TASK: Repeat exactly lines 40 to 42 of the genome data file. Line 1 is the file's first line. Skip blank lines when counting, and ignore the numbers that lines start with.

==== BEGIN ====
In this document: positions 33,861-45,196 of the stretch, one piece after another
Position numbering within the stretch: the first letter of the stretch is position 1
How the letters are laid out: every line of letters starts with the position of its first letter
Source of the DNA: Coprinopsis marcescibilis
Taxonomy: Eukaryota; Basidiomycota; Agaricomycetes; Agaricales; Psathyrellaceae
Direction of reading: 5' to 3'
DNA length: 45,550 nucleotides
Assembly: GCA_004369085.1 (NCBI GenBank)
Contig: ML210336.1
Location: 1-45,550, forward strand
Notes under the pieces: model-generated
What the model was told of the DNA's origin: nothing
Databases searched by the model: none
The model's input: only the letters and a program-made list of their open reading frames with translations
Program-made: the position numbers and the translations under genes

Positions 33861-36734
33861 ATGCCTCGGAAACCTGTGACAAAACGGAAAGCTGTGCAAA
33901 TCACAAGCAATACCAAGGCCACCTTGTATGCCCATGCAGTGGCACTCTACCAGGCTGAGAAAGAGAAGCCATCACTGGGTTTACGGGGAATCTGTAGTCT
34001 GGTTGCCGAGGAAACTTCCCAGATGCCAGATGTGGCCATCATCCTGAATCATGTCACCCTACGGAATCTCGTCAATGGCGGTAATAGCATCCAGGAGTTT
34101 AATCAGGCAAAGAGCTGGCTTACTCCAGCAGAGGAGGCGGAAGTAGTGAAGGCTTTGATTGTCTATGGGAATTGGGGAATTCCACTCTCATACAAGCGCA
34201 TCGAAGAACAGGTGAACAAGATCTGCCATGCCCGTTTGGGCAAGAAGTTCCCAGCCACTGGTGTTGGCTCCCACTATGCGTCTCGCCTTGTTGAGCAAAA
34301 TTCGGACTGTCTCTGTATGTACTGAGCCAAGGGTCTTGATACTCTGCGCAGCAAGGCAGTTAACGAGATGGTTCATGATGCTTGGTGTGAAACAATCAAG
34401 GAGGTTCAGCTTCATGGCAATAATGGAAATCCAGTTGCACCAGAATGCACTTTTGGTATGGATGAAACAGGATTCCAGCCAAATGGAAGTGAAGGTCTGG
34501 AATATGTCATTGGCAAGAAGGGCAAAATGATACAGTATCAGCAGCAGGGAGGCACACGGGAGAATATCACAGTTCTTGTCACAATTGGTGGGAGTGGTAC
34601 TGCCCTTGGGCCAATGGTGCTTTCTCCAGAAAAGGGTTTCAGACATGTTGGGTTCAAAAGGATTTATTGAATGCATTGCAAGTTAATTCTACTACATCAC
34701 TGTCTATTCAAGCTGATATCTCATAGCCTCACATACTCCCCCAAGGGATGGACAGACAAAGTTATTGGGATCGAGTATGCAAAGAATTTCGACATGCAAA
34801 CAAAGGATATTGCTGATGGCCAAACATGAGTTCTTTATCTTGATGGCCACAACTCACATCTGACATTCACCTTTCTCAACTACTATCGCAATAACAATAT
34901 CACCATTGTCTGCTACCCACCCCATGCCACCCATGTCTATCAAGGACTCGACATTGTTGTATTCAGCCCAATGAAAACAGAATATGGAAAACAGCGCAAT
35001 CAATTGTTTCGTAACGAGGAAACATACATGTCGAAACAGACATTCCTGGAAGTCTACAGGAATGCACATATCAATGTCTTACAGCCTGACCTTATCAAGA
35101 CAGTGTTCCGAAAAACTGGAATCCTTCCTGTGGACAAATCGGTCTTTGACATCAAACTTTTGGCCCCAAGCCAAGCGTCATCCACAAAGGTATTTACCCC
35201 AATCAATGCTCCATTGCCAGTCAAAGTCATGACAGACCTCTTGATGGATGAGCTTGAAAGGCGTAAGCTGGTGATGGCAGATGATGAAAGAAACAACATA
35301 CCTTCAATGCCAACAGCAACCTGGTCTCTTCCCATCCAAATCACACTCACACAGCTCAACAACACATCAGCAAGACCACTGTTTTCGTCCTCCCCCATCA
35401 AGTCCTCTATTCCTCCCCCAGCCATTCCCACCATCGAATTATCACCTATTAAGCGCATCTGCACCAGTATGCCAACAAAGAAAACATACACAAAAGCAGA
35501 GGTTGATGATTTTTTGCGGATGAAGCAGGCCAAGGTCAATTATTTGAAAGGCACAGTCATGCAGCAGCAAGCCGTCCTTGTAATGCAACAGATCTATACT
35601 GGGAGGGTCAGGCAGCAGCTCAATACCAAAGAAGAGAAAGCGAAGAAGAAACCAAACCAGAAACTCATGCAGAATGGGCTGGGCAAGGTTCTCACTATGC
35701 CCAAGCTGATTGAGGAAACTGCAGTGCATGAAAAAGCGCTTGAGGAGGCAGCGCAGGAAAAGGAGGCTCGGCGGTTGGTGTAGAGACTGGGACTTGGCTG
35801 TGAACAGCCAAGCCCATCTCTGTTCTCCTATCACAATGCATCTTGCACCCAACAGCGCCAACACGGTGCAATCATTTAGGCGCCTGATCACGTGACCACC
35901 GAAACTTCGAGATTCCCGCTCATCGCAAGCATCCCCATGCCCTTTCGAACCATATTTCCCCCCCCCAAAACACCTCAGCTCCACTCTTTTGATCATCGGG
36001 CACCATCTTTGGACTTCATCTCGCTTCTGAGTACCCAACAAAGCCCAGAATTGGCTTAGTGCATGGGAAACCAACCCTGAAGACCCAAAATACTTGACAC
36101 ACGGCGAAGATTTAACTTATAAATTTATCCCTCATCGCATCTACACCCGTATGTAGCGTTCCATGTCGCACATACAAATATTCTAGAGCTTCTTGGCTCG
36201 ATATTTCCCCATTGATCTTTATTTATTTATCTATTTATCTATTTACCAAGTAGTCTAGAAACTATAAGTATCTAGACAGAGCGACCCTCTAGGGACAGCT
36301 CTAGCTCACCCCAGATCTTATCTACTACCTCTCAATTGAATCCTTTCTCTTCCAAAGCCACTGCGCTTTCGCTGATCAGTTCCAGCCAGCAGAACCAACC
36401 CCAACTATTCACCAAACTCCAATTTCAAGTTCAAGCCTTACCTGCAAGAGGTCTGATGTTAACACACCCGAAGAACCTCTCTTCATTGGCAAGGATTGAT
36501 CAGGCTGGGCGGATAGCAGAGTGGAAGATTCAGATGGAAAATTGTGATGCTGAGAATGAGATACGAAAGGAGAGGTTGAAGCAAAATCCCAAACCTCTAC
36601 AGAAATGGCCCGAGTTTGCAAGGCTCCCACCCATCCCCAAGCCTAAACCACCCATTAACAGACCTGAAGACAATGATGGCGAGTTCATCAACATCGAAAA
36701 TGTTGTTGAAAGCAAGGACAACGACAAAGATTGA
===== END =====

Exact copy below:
36101 ACGGCGAAGATTTAACTTATAAATTTATCCCTCATCGCATCTACACCCGTATGTAGCGTTCCATGTCGCACATACAAATATTCTAGAGCTTCTTGGCTCG
36201 ATATTTCCCCATTGATCTTTATTTATTTATCTATTTATCTATTTACCAAGTAGTCTAGAAACTATAAGTATCTAGACAGAGCGACCCTCTAGGGACAGCT
36301 CTAGCTCACCCCAGATCTTATCTACTACCTCTCAATTGAATCCTTTCTCTTCCAAAGCCACTGCGCTTTCGCTGATCAGTTCCAGCCAGCAGAACCAACC